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Volume 19 Issue 9 - June/July/August 2014

  • Text
  • Jazz
  • Toronto
  • August
  • Festival
  • Quartet
  • Musical
  • Concerts
  • Sept
  • Theatre
  • Arts

3:30pm at the Rex.3)

3:30pm at the Rex.3) Here’s hoping American vocalist Dianne Reeves has a sold-outshow at the festival Main Stage on Tuesday, June 24 at 8pm, and here’shoping you’ll catch her opening act, the Brandi Disterheft Quartet.A force to be reckoned with as a bassist, composer, bandleader andrecording artist, the Vancouver-born musician has released threeexcellent albums: her JUNO-winning Debut, slightly poppier, evencatchier Second Side and the very satisfying Gratitude from last year.It’s always exciting to see where Disterheft is going next, both in theshort term sense of each solo and the long term sense of her nextrecord. She currently lives in New York City where she maintains abusy schedule as sideman when not touring. Cheers to Brandi!4) On Sunday June 22 at 7pm, “Girls Night Out” jazz jam sessionhost Lisa Particelli will present a group of GNOJAZZ all-stars andcontinue to raise money for her annual Humber College Scholarship.The award is given to a vocal jazz student who demonstrates exceptionalability and requires financial assistance with this crazy dreamof singing jazz. Every Wednesday from 8pm to midnight singers of alllevels are welcome to perform at this vocalist-friendly jazz jam, whichcan also be thought of as a jazz open mic, a truly rare and very prizedopportunity not only for vocalists of all levels but really for anyonewho would like to try singing with three incredible jazz musicians ina safe environment. In addition to the fundraiser, there’s a jazz festivaljam session on June 25, as well as every Wednesday year-round.5) Lovers of the clarinet, trumpet, or saxophone, go no further thanKAMA on King, where Ken Peplowski, Harry Allen, Warren Vache andHouston Person, respectively, will be guesting with the Canadian JazzQuartet on Monday, Tuesday, Wednesday and Thursday June 23, 24, 25and 26 from 5 to 8pm. These days there are not many venues in thistown where one can really go out and listen to this brand of instrumental,classic jazz. A rare opportunity to hear cream-of-the-cropNew York players here in Hogtown, each of these concerts would be agreat treat for any aspiring horn player! Tickets are and are availableat Ticketmaster – and a discount of 15 percent if you attend allfour concerts.6) For piano lovers, mellifluous Cuban-American Manuel Valeraheads a trio at the Rex on June 20 and 21, and energetic B3 specialistJoey DeFrancesco plays the Horseshoe Tavern with his trio on July 25.Jazz Bistro features several solo piano shows of note, including BillMays on June 22, Gerald Clayton on June 23 and two shows per nightby the Oliver Jones Trio on June 27 and June 28. Singer-pianists area rare breed of awesome; the Bistro is expecting to sell out whenLondon, England’s Ian Shaw performs on June 25, and the wholefamily can enjoy free lunchtime performances in Nathan PhillipsSquare led by two Canadian singer-pianists who are also exquisitesongwriters: the Elizabeth Shepherd Quartet on June 23 and LailaBiali Trio on June 25; Shepherd also performs two intimate eveningconcerts at Musideum, 7 and 9pm on June 21.7) String along! For guitar lovers, there are some excellent residentmusicians such as the Fraser Melvin Blues Band at Gate 403on June 20, the Eric St. Laurent Trio at Painted Lady on June 26 andMark Sepic at Relish on June 28; and several big tickets, includingJohn Scofield on the Main Stage on June 26 and futurist Bill Frisellperforming “Guitar in the Space Age” at the Jane Mallett Theatreon June 28.Continues on page 64Beat by Beat | In With the NewSound, Music andNature’s SongWENDALYN BARTLEYAs we head into the summer season, spending time outside in thenatural world is the one thing most of us eagerly look forward toafter enduring the long winter months. And even though we are nowwitnessing the incredible enduring force of nature bursting with newgrowth all around us, we also know deep in our guts that life as weknow it on the planet is in trouble. Already many places are experiencingthe effects of climate change, super storms, rising sea levels,drought, and on and on. It has been argued by many that one of thereasons that we are in this situation is that collectively as an industrializedculture, we have lost our sense of deep respect for being inrelationship and communion with nature. Our technological andunlimited growth ideologies have led to widespread misuse of theearth and its resources. So, one of the questions that I ask in responseto these difficult issues is how can musical practice and sound itselfcultivate a restored relationship and connection with the earth, withthe land, with the natural world.June: Since the early 1970s, Canadians have been pioneers in thefield of acoustic ecology and soundscape studies, beginning withthe groundbreaking work of composer R. Murray Schafer and hiscolleagues at the World Soundscape Project. So it is no surprise thatSchafer is one of the keynote speakers in the upcoming “Sound inthe Land – Music and the Environment” festival at the Universityof Waterloo’s Conrad Grebel College. Running from June 5 to 8, thefestival/conference is the brainchild of composer Carol Ann Weaver,who is part of the music faculty at Conrad Grebel.During a conversation I had with Weaver about her vision andmotivation for creating a series of Sound in the Land festivals (2004,Carol Ann Weaver2009, 2014), she spoke passionately of her love for the stillness andbeauty of the wilderness. From these experiences she has cultivateda creative practice focused on listening to the soundscapes ofnature and composing music in response to what she hears. It is thisquest to recreate the magical moments in nature that inspired her topull together this uniquely focused multi-disciplinary event in orderto delve more deeply into the relationship between music and thenatural world. The festival will combine concerts, workshops, keynotespeakers and academic paper presentations to create a cross-pollinationof ideas, sounds and people and the music of many musicalcultures so that the “bruised and broken planet can yet be sung back14 | June 4, 2014 – Sept 7, 2014 thewholenote.com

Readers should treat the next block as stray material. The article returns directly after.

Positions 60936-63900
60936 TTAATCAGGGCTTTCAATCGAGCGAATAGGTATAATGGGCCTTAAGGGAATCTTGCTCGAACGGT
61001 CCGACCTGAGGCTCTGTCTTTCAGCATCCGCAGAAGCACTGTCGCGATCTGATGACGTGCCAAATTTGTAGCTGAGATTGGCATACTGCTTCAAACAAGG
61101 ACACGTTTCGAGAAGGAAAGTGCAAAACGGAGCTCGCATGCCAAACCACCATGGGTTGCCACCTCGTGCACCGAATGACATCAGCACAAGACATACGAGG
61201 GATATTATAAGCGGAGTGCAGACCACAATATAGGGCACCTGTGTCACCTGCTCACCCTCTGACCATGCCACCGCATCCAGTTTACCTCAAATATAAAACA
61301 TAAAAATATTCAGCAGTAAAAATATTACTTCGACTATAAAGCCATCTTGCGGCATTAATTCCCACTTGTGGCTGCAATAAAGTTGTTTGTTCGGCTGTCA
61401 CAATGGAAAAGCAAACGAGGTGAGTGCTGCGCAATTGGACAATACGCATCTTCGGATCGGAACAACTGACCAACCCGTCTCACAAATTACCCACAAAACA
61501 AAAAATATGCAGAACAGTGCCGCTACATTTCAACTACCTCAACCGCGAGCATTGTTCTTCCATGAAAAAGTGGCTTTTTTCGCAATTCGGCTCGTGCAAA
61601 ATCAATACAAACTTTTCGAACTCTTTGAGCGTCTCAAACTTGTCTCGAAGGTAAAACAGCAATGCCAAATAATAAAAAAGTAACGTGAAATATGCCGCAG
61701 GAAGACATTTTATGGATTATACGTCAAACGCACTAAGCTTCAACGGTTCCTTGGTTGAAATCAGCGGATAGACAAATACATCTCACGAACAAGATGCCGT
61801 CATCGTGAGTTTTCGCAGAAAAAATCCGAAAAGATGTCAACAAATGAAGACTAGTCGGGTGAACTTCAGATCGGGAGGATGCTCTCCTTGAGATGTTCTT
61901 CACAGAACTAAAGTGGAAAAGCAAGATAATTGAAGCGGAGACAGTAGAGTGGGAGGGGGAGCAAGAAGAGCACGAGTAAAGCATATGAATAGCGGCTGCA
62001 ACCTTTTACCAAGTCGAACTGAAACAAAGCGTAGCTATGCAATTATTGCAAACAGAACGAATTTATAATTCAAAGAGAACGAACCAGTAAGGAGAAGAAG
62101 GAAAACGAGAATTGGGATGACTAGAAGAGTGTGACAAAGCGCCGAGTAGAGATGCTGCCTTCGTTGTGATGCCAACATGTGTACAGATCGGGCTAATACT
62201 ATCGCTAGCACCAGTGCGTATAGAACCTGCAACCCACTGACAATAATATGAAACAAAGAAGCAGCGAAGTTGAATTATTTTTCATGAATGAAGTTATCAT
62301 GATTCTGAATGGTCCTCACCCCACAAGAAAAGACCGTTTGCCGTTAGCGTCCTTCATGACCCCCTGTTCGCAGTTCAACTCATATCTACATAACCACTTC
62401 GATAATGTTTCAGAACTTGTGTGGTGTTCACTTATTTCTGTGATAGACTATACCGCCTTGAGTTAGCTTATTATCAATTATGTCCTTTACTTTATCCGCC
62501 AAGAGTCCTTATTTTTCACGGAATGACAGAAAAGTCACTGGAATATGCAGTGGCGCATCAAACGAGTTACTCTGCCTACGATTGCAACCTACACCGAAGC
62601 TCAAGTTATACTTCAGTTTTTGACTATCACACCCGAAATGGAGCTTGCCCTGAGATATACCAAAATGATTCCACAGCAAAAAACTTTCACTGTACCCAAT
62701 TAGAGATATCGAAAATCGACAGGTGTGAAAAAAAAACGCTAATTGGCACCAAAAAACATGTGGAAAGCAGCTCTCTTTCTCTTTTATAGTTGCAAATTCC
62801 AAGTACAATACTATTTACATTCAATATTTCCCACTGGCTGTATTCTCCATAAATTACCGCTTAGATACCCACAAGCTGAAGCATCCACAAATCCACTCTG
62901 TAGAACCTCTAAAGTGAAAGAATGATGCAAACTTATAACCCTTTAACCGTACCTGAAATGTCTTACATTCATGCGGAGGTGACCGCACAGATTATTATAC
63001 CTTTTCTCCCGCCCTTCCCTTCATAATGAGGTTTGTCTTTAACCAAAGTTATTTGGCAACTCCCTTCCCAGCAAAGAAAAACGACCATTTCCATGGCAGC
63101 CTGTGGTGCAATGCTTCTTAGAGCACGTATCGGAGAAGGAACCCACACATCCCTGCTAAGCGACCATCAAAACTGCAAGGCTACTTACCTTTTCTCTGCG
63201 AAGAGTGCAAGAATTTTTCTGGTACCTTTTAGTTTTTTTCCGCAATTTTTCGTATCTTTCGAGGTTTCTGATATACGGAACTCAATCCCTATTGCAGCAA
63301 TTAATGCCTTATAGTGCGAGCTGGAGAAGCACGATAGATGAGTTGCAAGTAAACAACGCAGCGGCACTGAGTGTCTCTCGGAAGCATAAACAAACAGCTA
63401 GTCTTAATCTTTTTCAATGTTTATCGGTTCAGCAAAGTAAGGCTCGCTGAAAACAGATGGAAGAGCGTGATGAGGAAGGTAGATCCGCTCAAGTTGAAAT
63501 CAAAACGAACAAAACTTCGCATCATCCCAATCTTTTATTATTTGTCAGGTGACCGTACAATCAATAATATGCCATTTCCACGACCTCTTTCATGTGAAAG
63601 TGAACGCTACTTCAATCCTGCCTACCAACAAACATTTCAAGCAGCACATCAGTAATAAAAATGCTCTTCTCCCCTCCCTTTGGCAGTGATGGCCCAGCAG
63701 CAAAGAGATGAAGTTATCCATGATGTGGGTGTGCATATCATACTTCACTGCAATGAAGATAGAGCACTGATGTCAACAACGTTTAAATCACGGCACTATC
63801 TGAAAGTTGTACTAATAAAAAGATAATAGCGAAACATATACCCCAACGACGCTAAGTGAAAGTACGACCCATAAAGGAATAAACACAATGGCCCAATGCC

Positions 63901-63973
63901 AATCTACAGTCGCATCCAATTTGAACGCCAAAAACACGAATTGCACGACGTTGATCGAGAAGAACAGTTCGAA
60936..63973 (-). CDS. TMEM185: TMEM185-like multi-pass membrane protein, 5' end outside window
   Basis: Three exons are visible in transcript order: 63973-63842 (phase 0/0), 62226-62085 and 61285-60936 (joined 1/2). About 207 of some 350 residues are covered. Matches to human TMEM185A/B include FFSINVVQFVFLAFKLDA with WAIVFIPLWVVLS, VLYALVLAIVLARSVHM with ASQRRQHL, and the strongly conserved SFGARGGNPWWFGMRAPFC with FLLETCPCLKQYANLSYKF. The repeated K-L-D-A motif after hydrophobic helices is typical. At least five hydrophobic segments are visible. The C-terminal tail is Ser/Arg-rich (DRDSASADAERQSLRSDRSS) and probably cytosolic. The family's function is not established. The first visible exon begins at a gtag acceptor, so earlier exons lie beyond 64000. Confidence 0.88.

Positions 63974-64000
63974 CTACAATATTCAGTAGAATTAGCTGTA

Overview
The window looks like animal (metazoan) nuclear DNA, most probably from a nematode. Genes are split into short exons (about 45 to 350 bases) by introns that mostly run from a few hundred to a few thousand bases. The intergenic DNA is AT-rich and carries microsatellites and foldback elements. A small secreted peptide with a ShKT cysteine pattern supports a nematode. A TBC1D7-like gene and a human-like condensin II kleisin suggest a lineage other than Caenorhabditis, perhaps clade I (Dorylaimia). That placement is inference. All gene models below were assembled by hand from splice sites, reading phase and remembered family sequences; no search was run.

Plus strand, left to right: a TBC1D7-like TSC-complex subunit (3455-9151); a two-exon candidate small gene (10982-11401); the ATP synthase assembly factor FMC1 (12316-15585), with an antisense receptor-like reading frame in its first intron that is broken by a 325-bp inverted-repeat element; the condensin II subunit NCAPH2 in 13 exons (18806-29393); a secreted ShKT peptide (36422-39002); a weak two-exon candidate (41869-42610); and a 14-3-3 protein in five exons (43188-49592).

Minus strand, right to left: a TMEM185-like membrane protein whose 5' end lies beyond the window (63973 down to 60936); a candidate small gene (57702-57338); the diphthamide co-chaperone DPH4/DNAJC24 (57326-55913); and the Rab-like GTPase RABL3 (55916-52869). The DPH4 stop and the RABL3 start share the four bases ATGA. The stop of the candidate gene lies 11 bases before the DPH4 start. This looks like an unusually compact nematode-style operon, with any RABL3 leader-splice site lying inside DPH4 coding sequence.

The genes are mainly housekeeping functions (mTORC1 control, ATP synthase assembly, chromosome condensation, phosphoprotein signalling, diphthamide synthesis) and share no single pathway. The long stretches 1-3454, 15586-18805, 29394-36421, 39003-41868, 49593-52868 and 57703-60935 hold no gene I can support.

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Volumes 21-24 (2015-2018)

Volume 24 Issue 4 - December 2018 / January 2019
Volume 24 Issue 3 - November 2018
Volume 24 Issue 2 - October 2018
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Volume 23 Issue 8 - May 2018
Volume 23 Issue 7 - April 2018
Volume 23 Issue 6 - March 2018
Volume 23 Issue 4 - December 2017 / January 2018
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Volume 23 Issue 2 - October 2017
Volume 23 Issue 1 - September 2017
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Volume 21 Issue 1 - September 2015